Guy Benson | Jun 04, 2014
Within days of his disappearance, says Buetow, teams monitoring radio chatter and cell phone communications intercepted an alarming message: The American is in Yahya Khel (a village two miles away). He’s looking for someone who speaks English so he can talk to the Taliban. “I heard it straight from the interpreter’s lips as he heard it over the radio,” said Buetow. “There’s a lot more to this story than a soldier walking away.” … “For 60 days or more, I remember, just straight, all we did was search for Bergdahl,” said Buetow, “essentially chasing a ghost because we never came up with anything.” At least six soldiers were killed in subsequent searches for him, according to soldiers involved in those operations…Many soldiers in Bergdahl’s platoon said attacks seemed to increase against the United States in Paktika province in the days and weeks following his disappearance. “Following his disappearance, IEDs started going off directly under the trucks. They were getting perfect hits every time. Their ambushes were very calculated, very methodical,” said Buetow. It was “very suspicious,” says Buetow, noting that Bergdahl knew sensitive information about the movement of U.S. trucks, the weaponry on those trucks, and how soldiers would react to attacks. “We were incredibly worried” that Bergdahl was giving up information, either under torture, or otherwise, says Buetow.
“Honor and distinction.” This is deadly serious stuff, literally. Bergdahl’s unit leader on the night he evidently deserted claims that intercepted communications from shortly after Bergdahl’s disappearance indicated that he may have been proactively seeking out the Taliban. The kindest explanation is that Bergdahl was already being held against his will in some fashion and was desperate to communicate with his captors as a means of self-preservation. But it’s pretty clear that Buetow doesn’t believe that. He takes things a step further, theorizing that Bergdahl may have lent his expertise to the enemy in order to improve the effectiveness of their ambushes and IEDs. If your instinct is to wave that theory away as extreme, consider two factors: (1) Wikileaks cables appear to corroborate a major part of Buetow’s account, and (2) the UK Daily Mail printed this all the way back in 2010:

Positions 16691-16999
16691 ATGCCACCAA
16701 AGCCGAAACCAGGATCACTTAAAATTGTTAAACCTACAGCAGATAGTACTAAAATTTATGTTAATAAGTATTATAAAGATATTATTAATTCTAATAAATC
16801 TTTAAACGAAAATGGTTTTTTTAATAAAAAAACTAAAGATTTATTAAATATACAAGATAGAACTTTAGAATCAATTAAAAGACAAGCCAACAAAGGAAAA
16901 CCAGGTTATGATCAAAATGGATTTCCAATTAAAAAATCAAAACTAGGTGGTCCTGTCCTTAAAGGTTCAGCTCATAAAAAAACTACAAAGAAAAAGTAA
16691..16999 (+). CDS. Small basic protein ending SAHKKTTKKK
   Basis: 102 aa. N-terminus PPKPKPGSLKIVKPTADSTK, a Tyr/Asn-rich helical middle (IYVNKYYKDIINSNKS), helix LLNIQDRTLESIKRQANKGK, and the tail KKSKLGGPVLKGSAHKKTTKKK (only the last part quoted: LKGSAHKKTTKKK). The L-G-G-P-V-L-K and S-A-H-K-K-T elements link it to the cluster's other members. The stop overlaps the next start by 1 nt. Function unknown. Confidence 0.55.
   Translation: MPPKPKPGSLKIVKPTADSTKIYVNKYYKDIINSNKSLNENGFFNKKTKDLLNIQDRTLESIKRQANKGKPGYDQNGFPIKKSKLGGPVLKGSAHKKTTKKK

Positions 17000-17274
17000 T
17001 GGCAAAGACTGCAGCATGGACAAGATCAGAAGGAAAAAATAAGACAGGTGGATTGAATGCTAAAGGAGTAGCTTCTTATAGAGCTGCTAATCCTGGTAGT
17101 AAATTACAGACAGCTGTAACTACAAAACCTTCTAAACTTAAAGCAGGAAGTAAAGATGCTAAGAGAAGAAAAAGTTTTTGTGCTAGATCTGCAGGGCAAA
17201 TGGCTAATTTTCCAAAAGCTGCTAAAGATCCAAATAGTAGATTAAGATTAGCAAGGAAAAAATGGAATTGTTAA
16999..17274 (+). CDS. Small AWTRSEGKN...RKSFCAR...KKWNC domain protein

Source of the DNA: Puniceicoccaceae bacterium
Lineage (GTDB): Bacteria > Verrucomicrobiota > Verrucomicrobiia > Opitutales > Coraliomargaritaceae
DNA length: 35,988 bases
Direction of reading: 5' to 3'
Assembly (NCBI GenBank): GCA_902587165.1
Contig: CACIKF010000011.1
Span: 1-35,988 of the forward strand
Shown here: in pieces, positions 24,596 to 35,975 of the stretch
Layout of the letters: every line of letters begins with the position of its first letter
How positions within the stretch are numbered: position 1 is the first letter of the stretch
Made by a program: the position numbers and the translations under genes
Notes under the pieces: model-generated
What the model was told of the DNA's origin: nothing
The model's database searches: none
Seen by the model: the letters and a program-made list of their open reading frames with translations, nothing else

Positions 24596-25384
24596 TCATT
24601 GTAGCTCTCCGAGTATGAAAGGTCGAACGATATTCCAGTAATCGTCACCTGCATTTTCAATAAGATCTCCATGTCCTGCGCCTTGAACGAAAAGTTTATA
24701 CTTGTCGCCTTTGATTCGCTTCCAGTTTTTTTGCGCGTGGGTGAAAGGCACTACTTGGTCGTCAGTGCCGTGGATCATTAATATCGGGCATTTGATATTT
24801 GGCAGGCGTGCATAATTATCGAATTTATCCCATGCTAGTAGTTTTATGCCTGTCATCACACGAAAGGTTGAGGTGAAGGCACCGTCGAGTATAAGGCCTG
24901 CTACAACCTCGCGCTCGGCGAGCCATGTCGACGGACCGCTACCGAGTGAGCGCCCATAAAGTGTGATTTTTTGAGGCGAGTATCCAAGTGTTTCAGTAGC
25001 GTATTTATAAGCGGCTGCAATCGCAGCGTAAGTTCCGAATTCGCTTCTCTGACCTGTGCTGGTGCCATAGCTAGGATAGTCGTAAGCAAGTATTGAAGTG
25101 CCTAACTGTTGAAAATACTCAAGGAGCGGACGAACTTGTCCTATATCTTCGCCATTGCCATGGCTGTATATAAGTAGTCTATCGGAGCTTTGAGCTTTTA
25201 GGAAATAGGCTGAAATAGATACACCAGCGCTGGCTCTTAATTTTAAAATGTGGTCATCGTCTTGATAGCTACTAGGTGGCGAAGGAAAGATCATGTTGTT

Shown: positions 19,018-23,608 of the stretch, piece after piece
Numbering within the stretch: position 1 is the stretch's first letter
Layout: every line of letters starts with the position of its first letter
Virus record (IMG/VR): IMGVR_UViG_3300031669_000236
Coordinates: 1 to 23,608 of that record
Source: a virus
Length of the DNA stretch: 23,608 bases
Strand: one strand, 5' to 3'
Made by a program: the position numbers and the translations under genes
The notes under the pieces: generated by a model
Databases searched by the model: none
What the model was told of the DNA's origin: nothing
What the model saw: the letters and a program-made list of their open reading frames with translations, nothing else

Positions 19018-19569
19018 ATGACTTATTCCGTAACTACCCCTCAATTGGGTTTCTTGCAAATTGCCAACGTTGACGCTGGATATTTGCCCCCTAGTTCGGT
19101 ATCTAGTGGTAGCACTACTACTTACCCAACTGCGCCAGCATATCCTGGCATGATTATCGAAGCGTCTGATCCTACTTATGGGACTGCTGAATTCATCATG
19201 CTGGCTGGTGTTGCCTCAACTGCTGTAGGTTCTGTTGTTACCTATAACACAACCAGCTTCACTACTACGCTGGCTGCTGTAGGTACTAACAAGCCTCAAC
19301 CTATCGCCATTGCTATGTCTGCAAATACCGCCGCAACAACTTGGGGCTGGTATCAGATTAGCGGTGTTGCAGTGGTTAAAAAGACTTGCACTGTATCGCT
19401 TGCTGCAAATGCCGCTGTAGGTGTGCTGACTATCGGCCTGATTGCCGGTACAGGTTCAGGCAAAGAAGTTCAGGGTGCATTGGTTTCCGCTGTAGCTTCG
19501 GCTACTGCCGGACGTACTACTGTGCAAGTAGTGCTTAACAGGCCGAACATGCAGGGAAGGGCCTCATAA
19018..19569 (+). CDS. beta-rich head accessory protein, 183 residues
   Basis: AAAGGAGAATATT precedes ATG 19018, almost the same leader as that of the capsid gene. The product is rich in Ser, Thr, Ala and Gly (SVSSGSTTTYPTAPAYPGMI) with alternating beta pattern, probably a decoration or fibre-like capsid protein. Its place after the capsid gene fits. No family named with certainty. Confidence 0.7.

A captured American soldier is training Taliban fighters bomb-making and ambush skills, according to one of his captors and Afghan intelligence officials. Private Bowe Bergdahl disappeared in June 2009 while based in eastern Afghanistan and is thought to be the only U.S. serviceman in captivity. The 24-year-old has converted to Islam and now has the Muslim name Abdullah, one of his captors told The Sunday Times.
In a vacuum, I wouldn’t necessarily put too much stock in the word of the Taliban, or Afghan intelligence officials. But now we have Buetow’s accusations to add into the equation, and people on both sides of this conflict have told a hauntingly similar story. These fears look more realistic than ever. The president must have known Bergdahl’s case was a minefield, but some combination of arrogance and tone-deafness led him to disregard internal concerns from the defense and intel communities, and to convince himself that this news would be met with euphoric celebrations. In case you were curious, Obama is “unapologetic” over the decision, of course. The same can’t be said of many Senate Democrats who’ve suddenly gone, well, AWOL on this story. I wonder why. Could it be that unlawfully releasing five hardened Taliban commanders from US custody with loose (if any) security precautions in place in exchange for an apparent deserter and alleged enemy collaborator might be…politically toxic? As you know, I’ve been scratching my head over this whole thing for days now. Finally, some pieces seem to be falling into place. Between the “expected euphoria” report, the Guantanamo Bay closure experiment angle, and the crucial detail that Team Obama was reportedly itching to relieve themselves of these particular jihadists for some reason before Bergdahl became a hostage, I suspectAllahpunditmay be right on the money:
The simple calculation came to a halt when the public, press, and Bergdahl’s former brothers didn’t react the way the White House anticipated.